What the White Nile has though is rapids that if you do mess up make you swim… A LONG WAY. The majority of rapids are variations on large wave trains with some sort of high volume hole to avoid or surf depending on how big your balls are. This makes it a recommendable place for anybody who owns a boat to go paddle. The amount of easy Class 2/3 water to play on was on a new level, a real Class 3 paddlers’ training ground, all with larger rapids looming, waiting to be done.
Itunda, Hypoxia and Kalagella are the Big 3 for people wanting a thrill. These rapids can give you some of the sweetest lines, and serve up the biggest beatdowns and downtimes. Swims on theses rapids have consequences. The swim list from our short time in Uganda included the scalps of some big names in international paddling. If the Big 3 aren’t for you to paddle down, they are just mind blowing places to hang out and go see. HUGEEEE would be a understatement.
Team Paddle Sports: We set out hoping and expecting our minds to be blown with the paddling. It was exactly that. But something hit us on the blind side. The people. The paddlers. The local guides. The pros. Every Paddler. And I mean it- EVERYONE. We didn’t meet one person out there who wasn’t genuine, who wasn’t excited to help you get on a wave and send some tips your way to help you throw your 1st move. The inter-paddler stoke was high. I was proud to be a dirt bag out there. People were living the dirt bag ethos every minute of every day.
The Nile River Festival was truly a gathering of people from all over the world there for the same thing, the river and the adventure. The time spent with my crew from complete strangers was breathtaking. Some days the hospitality was honestly overwhelming. Paddlers from France, Germany, Belgium, America, Canada, the UK and Uganda all offered help and advice. Many of them were sponsored, national team representatives and high level paddlers wanting to put time into supporting lesser paddlers. How often do you see that on your local run?
This is what Dirt bag paddlers is about! The stoke to see others succeed – Shared.
The Locals: I feel honestly embarrassed to admit the mentality I had when I went out there. Ashamed to say the least, I went to Jinja burdened with the past experiences I’ve had of Africa, of being pestered for money, my belongings tricked off of me, and memories of what can be an all around uncomfortable experience. I cannot stress enough how different of an experience this trip to Uganda was.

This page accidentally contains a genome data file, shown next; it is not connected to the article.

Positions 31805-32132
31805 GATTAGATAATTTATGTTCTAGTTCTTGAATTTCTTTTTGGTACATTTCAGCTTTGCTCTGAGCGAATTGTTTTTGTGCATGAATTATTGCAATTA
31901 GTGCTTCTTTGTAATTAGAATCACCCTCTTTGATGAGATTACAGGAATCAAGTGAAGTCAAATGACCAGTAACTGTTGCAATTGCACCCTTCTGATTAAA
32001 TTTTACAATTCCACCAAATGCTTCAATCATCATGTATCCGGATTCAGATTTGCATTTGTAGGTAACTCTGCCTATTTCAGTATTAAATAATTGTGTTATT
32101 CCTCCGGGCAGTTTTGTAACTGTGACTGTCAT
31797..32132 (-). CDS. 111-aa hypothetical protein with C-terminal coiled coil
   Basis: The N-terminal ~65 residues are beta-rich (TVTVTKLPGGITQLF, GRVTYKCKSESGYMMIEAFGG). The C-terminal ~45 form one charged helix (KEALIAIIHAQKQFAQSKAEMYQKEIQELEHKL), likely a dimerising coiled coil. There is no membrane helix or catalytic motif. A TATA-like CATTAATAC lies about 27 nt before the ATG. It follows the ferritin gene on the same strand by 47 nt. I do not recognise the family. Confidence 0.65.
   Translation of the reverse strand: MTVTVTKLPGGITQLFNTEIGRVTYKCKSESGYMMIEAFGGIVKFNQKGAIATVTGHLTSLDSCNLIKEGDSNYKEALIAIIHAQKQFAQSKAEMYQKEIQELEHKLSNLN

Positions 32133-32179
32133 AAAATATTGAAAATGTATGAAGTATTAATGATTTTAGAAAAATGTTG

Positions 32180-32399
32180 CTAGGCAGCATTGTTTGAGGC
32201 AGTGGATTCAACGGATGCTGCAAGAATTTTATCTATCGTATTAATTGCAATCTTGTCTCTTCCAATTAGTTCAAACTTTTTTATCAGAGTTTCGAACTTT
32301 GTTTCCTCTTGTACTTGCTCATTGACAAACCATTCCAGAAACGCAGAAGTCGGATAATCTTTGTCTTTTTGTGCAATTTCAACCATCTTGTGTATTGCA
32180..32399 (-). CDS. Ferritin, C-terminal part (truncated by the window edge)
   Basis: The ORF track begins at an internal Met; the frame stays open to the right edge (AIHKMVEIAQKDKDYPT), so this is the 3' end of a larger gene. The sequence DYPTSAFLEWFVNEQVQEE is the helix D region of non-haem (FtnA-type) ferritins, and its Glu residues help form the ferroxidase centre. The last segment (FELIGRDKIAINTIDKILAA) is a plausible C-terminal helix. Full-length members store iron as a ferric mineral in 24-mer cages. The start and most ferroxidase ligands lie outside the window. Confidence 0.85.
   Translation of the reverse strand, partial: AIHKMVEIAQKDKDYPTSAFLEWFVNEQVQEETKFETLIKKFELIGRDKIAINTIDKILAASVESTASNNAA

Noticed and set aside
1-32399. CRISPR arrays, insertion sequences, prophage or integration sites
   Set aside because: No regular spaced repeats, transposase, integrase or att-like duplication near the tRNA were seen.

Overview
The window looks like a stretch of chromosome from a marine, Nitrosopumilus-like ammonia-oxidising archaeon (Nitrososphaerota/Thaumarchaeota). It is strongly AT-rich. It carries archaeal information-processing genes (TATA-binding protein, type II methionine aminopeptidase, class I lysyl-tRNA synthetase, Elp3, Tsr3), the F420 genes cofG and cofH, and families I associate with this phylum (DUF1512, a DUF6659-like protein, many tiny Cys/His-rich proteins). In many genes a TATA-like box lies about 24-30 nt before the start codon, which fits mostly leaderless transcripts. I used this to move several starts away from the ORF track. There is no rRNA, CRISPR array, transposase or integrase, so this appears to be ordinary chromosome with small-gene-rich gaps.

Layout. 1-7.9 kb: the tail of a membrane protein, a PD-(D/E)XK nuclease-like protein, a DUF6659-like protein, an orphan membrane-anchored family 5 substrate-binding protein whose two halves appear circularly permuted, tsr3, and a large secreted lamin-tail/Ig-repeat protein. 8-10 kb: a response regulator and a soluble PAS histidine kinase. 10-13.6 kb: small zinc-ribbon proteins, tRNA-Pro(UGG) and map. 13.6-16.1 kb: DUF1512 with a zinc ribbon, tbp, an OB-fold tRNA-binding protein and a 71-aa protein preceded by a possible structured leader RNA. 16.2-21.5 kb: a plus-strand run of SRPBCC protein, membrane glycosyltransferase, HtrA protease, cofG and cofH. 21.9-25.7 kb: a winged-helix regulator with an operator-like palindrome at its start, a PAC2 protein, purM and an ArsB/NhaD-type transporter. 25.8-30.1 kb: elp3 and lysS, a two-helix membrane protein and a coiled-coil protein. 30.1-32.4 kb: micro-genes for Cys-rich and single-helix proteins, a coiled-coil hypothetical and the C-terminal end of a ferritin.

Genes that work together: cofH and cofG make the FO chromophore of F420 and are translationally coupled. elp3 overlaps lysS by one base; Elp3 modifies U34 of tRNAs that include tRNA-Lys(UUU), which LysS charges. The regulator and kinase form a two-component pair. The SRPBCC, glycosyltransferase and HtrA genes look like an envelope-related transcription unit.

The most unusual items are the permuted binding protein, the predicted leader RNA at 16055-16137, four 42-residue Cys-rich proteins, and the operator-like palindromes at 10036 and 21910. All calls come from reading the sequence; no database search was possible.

The local people were always the most welcoming, friendly people, going out of their way to help us get done whatever we’d set out to do. Whether this was to get to town and do some shopping, setting a shuttle to the top of the river, or order some local food, we were treated so well. At one point we had to stop an elderly lady and child from being thrown off a local bus to accommodate us. Don’t worry, in true African style we all ended up fitting onboard. Even hitting the local market in Jinja was a relaxing, enjoyable experience. I can say with confidence that everyone we met was happy and keen to help. Of course a little tip put a smile on our friends’ faces, and insured help when you were in need next time.
Our Loss: As I said we are losing the last section of the White Nile River in the next year and half. This will leave just two rapids to paddle once the dam is fully working. This isn’t a rumour. This dam is happening and construction has started! Hopefully one day humanity will realise what we are sacrificing, and the treasures we bury under dammed waters. It is a sadness that is hard to shake, to think what we have lost: the likes of the Bio-Bio in Chile; what we are losing now, the White Nile here in Uganda; and what we are scheduled to lose in the near future- the Rio Maipo, also in Chile, and the Zambezi River which forms the border of Zambia and Zimbabwe, also here in Africa. All of these are of the highest quality whitewater, gone until the dams are swept away and the river’s flow free once more. The River Conwy faces such a threat in my home in Wales.
Get a trip booked to Uganda. It’s easy to organise and can be done cheap. The People are awesome. The Landscape is breathtaking. The Lifestyle is chilled. The Paddling is World Class.
See you on the river…
DBP Admin Aaron Kendall